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Neuroplasticity, Brain Fitness and Cognitive Health News


Brain Plasticity: How learning changes your brain

neuroplasticity and brain research

You may have heard that the brain is plas­tic. As you know. the brain is not made of plastic…Neuroplasticity, or brain plas­tic­i­ty, refers to the brain’s abil­i­ty to CHANGE through­out life. The human brain has the amaz­ing abil­i­ty to reor­ga­nize itself by form­ing new con­nec­tions between brain cells (neu­rons).

In addi­tion to genet­ic fac­tors, the envi­ron­ment in which a per­son lives, as well as the actions of that per­son, play a sig­nif­i­cant role in plas­tic­i­ty.

Neu­ro­plas­tic­i­ty occurs in the brain:

1- At the begin­ning of life: when the imma­ture brain orga­nizes itself.

2- In case of brain injury: to com­pen­sate for lost func­tions or max­i­mize remain­ing func­tions.

3- Through adult­hood: when­ev­er some­thing new is learned and mem­o­rized

Plas­tic­i­ty and brain injury

A sur­pris­ing con­se­quence of neu­ro­plas­tic­i­ty is that the brain activ­i­ty asso­ci­at­ed with a giv­en func­tion can move to a dif­fer­ent loca­tion as a con­se­quence of nor­mal expe­ri­ence, brain dam­age or recov­ery.

In his book “The Brain That Changes Itself: Sto­ries of Per­son­al Tri­umph from the Fron­tiers of Brain Sci­ence,” Nor­man Doidge describes numer­ous exam­ples of func­tion­al shifts.

In one of them, a sur­geon in his 50s suf­fers a stroke. His left arm is par­a­lyzed. Dur­ing his reha­bil­i­ta­tion, his good arm and hand are immo­bi­lized, and he is set to clean­ing tables. The task is at first impos­si­ble. Then slow­ly the bad arm remem­bers how too move. He learns to write again, to play ten­nis again: the func­tions of the brain areas killed in the stroke have trans­ferred them­selves to healthy regions!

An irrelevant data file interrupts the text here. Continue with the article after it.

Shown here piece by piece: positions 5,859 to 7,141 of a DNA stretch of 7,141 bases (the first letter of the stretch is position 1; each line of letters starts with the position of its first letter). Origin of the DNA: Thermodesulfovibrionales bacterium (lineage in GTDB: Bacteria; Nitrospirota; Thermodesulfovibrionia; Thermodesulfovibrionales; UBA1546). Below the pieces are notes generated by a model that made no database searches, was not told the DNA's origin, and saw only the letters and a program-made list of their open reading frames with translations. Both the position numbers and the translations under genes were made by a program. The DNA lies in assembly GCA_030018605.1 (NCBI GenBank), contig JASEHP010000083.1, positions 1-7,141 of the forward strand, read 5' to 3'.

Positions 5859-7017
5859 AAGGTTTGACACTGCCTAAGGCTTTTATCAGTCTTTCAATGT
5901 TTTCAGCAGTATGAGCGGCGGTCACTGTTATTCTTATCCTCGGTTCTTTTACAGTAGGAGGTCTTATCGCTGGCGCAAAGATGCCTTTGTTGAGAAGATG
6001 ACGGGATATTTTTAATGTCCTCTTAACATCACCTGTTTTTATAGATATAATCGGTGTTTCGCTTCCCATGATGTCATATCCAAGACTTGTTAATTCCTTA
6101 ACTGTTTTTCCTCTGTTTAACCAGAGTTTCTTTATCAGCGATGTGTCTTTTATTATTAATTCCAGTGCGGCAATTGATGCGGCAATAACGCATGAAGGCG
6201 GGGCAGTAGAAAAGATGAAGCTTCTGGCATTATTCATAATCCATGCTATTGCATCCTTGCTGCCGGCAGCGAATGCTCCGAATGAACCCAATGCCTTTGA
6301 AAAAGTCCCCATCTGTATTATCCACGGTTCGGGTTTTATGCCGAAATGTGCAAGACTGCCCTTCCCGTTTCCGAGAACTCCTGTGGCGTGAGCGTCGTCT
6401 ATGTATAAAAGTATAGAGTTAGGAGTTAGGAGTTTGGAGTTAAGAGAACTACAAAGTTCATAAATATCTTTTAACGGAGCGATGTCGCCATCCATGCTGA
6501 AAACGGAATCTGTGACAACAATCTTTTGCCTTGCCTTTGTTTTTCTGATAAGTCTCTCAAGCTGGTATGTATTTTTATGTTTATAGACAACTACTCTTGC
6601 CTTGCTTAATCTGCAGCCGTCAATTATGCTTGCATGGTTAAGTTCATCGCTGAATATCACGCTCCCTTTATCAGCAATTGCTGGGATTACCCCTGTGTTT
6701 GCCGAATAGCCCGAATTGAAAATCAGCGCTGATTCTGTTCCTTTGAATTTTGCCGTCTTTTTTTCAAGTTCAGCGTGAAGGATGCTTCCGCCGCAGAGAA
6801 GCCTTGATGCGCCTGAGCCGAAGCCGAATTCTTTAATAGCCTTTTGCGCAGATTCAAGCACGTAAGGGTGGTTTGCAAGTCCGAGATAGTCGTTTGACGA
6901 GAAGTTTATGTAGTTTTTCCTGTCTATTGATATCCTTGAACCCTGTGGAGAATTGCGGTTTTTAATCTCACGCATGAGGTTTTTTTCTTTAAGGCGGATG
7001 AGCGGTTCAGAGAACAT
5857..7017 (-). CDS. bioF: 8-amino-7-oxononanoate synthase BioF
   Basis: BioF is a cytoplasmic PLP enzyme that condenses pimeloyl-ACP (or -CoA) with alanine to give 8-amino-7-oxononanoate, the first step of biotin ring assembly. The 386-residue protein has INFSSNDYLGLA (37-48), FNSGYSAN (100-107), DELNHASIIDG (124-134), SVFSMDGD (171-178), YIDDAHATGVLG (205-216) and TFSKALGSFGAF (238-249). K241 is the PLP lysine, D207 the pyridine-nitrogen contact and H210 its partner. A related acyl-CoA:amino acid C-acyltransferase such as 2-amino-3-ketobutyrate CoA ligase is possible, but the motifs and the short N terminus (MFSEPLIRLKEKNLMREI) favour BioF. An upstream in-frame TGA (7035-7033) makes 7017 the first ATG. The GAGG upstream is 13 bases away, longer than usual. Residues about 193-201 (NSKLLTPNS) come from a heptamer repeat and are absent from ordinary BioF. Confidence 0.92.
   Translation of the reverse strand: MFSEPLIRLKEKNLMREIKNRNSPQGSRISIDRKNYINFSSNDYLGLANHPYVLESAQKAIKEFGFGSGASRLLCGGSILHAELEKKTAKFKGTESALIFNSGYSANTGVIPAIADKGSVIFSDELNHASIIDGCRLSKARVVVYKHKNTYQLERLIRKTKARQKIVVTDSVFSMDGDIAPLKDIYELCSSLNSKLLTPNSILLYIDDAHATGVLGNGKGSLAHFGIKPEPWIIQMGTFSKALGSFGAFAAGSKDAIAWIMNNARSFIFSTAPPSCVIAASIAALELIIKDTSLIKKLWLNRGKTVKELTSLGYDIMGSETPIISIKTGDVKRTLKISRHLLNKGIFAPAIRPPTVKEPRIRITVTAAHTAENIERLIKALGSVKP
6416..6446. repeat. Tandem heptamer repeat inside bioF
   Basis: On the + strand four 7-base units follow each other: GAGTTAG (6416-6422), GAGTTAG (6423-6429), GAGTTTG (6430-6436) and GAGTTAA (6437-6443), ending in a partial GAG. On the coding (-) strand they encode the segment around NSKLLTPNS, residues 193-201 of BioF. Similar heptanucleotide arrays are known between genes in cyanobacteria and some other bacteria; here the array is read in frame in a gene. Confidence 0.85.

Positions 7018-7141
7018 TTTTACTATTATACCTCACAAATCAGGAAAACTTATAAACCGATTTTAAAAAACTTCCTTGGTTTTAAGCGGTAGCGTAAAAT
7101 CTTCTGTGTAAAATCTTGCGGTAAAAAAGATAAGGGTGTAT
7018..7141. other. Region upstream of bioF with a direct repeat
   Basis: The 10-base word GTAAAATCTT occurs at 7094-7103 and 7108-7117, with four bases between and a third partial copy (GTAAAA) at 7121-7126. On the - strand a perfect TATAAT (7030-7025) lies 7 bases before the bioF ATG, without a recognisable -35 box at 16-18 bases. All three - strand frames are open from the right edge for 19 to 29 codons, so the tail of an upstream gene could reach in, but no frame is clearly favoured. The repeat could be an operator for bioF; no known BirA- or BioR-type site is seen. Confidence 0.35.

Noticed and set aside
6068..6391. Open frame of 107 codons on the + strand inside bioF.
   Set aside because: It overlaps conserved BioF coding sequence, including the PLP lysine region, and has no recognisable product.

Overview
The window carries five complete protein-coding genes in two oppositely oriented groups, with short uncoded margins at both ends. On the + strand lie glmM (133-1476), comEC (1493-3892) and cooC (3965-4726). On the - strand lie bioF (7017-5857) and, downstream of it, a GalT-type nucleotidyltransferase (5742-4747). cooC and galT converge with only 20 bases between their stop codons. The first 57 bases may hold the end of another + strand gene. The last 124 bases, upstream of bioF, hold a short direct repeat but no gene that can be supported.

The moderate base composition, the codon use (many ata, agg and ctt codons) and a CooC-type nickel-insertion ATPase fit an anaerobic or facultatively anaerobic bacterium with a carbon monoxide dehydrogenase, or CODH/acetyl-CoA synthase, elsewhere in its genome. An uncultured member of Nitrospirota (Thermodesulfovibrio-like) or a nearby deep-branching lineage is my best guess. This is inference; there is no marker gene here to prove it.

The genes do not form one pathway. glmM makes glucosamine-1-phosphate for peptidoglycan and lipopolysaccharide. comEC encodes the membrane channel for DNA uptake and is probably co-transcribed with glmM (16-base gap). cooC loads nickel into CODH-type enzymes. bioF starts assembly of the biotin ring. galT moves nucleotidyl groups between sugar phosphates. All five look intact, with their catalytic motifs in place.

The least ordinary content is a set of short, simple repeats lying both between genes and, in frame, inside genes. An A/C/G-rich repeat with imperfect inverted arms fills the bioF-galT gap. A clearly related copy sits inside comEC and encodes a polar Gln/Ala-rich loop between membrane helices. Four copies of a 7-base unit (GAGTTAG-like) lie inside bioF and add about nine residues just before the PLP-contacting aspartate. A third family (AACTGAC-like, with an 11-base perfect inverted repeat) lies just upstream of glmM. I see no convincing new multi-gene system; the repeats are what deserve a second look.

The brain com­pen­sates for dam­age by reor­ga­niz­ing and form­ing new con­nec­tions between intact neu­rons. In order to recon­nect, the neu­rons need to be stim­u­lat­ed through activ­i­ty.

Plas­tic­i­ty, learn­ing and mem­o­ry

For a long time, it was believed that as we aged, the con­nec­tions in the brain became fixed. Research has shown that in fact the brain nev­er stops chang­ing through learn­ing. Plas­tic­i­ty IS the capac­i­ty of the brain to change with learn­ing. Changes asso­ci­at­ed with learn­ing occur most­ly at the lev­el of the con­nec­tions between neu­rons. New con­nec­tions can form and the inter­nal struc­ture of the exist­ing synaps­es can change.

Did you know that when you become an expert in a spe­cif­ic domain, the areas in your brain that deal with this type of skill will grow?

For instance, Lon­don taxi dri­vers have a larg­er hip­pocam­pus (in the pos­te­ri­or region) than Lon­don bus dri­vers (Maguire, Wool­lett, & Spiers, 2006). Why is that? It is because this region of the hip­pocam­pus is spe­cial­ized in acquir­ing and using com­plex spa­tial infor­ma­tion in order to nav­i­gate effi­cient­ly. Taxi dri­vers have to nav­i­gate around Lon­don where­as bus dri­vers fol­low a lim­it­ed set of routes.

Plas­tic­i­ty can also be observed in the brains of bilin­guals (Mechel­li et al., 2004). It looks like learn­ing a sec­ond lan­guage is pos­si­ble through func­tion­al changes in the brain: the left infe­ri­or pari­etal cor­tex is larg­er in bilin­gual brains than in mono­lin­gual brains.